A must-see when visiting Corregidor Island, which is generally done as part of an organized tour rather than independently, the Malinta Tunnel has its own dedicated attractions. A sound-and-light show tells the tale of the Philippine and American resistance efforts that happened here, and the dramatic events of World War II in general.
If you’re staying overnight on Corregidor, you may be able to join a unique night tour, which includes a period with the lights switched off. You can book Malinta Tunnel tours as part of a Corregidor Island tour.
Things to Know Before You Go
A must for history buffs, the Malinta Tunnel is considered by many to be the heart of “The Rock.”
The audiovisual show may be more interesting for locals and historians than for casual travelers as the Malinta Tunnel was once the seat of the Philippine government.
At night, with the lights off, the tunnel is as dark as the darkest cave. Consider booking a Corregidor night tour.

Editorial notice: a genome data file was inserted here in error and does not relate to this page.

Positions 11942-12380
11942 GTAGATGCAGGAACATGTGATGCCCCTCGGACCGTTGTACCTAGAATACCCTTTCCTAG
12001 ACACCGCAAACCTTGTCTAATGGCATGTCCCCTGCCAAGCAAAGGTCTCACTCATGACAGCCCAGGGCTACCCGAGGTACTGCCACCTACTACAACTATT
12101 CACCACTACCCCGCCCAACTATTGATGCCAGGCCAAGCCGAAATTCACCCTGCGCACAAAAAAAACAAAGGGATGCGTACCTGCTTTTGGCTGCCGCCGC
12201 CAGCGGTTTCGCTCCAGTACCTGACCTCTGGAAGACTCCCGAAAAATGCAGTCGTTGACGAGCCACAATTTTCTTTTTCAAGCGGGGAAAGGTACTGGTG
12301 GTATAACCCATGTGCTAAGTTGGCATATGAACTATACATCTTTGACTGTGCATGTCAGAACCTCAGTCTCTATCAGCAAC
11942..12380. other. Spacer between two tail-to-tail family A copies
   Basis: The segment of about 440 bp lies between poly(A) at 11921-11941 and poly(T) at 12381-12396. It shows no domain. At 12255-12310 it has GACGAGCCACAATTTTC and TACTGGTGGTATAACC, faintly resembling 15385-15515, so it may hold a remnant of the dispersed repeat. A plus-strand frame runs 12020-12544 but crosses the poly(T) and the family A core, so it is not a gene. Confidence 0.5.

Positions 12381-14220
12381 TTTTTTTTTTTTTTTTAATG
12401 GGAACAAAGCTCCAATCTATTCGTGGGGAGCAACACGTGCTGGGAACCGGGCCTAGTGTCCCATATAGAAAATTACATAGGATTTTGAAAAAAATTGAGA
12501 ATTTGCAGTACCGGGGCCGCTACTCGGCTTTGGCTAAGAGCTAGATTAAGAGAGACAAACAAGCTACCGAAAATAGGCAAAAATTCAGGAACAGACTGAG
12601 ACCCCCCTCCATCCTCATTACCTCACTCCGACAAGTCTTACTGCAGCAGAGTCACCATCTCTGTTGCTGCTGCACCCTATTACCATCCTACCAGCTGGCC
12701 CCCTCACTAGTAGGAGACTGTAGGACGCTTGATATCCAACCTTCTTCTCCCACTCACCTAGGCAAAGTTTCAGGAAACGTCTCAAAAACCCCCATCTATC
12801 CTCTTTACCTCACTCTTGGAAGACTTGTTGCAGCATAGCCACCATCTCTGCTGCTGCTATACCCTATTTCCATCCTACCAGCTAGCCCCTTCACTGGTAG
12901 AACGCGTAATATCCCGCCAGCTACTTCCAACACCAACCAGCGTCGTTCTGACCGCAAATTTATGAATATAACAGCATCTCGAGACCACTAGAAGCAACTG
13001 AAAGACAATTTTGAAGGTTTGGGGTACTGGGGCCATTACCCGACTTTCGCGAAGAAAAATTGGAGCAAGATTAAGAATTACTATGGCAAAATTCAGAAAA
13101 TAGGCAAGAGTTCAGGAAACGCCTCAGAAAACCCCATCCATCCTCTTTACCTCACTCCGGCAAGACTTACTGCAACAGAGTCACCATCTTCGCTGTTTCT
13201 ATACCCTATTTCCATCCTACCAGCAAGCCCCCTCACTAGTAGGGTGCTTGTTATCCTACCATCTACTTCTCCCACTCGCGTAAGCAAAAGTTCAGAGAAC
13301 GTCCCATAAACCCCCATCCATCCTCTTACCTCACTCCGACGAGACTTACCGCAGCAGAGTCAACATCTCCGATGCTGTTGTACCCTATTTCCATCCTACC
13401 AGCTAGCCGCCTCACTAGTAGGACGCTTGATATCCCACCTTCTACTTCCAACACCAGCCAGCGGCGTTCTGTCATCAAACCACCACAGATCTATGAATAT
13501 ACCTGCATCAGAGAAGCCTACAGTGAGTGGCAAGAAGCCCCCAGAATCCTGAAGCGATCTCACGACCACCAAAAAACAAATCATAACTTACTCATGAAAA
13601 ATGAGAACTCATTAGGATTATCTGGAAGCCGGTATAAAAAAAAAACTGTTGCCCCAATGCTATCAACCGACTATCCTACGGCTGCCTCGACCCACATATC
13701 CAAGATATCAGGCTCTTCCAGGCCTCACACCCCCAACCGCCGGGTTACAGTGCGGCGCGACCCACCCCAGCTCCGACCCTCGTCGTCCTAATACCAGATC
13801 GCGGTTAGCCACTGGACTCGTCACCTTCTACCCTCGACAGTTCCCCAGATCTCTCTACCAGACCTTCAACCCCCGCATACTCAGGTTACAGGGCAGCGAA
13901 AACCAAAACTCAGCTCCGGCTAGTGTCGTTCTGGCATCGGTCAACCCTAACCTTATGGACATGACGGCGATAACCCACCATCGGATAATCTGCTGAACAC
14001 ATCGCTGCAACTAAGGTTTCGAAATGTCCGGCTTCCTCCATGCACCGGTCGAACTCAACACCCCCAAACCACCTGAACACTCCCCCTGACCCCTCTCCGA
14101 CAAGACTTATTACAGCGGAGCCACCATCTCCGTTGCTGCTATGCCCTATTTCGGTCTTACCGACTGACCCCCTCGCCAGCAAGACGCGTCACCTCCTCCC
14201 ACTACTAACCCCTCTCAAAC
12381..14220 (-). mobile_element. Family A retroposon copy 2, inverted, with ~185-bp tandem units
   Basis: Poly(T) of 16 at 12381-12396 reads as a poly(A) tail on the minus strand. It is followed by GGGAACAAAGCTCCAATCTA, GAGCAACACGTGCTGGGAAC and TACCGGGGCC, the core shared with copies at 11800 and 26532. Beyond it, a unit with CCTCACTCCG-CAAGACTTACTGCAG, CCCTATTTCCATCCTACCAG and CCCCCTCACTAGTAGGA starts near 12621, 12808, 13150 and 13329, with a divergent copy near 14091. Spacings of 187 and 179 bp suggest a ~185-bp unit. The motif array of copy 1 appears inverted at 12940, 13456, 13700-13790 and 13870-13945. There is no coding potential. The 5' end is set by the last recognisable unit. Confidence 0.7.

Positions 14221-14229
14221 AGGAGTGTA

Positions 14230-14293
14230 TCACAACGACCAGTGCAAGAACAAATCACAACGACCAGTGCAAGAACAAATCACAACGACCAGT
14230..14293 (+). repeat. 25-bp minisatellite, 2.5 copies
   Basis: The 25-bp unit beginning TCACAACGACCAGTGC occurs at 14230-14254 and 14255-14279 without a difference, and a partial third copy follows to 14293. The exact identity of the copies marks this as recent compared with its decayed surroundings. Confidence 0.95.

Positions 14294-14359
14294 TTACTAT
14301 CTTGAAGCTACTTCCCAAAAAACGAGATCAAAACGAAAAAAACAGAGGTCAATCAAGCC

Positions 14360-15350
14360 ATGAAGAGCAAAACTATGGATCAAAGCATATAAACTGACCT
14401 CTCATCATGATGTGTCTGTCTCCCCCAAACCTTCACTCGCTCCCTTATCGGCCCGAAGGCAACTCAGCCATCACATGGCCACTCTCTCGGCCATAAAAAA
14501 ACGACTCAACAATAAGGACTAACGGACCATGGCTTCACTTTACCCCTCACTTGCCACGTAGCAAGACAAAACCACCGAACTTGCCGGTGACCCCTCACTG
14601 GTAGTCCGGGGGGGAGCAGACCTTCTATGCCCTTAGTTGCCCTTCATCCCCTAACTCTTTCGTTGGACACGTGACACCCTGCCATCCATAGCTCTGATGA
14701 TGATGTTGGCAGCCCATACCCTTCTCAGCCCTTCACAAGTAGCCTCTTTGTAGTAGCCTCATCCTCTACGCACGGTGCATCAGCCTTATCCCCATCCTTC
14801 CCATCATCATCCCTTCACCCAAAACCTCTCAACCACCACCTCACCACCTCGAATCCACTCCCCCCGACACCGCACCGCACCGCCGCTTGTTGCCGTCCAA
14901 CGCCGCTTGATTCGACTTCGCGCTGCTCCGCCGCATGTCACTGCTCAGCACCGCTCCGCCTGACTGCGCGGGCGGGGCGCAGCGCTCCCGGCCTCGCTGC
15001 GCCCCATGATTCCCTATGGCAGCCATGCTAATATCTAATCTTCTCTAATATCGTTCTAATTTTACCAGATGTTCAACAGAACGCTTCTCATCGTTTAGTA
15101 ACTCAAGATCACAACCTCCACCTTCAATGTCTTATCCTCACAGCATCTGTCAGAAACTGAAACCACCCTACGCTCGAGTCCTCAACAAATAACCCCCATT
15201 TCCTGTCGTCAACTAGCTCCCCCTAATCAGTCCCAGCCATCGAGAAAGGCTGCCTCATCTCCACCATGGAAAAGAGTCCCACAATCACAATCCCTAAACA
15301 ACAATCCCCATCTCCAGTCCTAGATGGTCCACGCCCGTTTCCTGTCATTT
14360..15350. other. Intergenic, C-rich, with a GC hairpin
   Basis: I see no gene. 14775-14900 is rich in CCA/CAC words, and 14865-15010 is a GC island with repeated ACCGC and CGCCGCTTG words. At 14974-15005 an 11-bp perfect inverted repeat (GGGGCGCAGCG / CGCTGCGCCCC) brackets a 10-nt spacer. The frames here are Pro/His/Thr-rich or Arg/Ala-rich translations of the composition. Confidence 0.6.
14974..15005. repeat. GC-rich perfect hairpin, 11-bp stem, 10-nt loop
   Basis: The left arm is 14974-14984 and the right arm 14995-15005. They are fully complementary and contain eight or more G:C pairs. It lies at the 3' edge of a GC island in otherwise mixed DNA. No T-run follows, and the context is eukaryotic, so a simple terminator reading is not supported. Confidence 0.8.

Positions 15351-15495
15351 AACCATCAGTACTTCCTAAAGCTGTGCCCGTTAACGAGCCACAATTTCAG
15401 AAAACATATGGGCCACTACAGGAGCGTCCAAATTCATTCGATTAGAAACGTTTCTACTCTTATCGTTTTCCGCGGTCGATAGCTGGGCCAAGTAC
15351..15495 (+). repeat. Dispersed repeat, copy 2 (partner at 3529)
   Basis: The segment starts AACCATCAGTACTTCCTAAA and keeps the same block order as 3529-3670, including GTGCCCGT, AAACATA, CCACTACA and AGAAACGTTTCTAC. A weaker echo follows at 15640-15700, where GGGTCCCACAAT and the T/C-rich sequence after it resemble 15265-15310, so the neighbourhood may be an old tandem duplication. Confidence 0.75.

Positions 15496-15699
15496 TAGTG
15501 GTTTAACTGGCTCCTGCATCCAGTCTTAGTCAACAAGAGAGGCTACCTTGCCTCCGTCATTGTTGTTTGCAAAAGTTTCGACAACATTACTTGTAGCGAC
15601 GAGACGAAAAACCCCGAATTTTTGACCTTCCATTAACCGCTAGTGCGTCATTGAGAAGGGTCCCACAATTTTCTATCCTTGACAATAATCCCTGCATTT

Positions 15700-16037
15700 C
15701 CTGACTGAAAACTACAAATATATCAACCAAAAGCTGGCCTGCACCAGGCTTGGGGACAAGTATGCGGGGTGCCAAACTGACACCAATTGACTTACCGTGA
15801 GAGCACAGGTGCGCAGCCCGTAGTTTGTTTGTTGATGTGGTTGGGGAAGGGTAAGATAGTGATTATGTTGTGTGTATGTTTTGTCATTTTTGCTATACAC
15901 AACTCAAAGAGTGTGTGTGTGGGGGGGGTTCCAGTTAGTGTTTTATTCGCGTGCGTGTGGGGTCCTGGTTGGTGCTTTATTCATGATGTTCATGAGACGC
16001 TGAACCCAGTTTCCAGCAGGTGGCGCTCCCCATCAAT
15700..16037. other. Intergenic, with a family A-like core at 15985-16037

How to Get There
Malinta Tunnel is in the Bottomside section of Corregidor Island,which lies 25 miles (40 kilometers) southwest of Manila. Ferries leave from the Hoverferry terminal near the Cultural Center of the Philippines on Roxas Boulevard. Many travelers find it easier to book a Corregidor tour that includes door-to-door round-trip transfers.
When to Get There
Corregidor Island is a popular weekend day trip, and the Malinta Tunnel is an essential stop on any tour for locals thanks to its rich historical insights. Visit during the week to beat the crowds, and avoid travel around Easter, Christmas, and New Year. Consider an overnight package to experience the tunnel in total darkness.
The Malinta Tunnel a Short History
Not just one tunnel but a series of tunnels designed to be a bomb-proof shelter, the Malinta Tunnel took 10 years to build. Twenty-four separate side tunnels run off the vast main tunnel. Originally designed to hold a 1,000-bed underground hospital, it was turned into a military headquarters during the siege of Corregidor. More than 4,000 people lived here at one stage.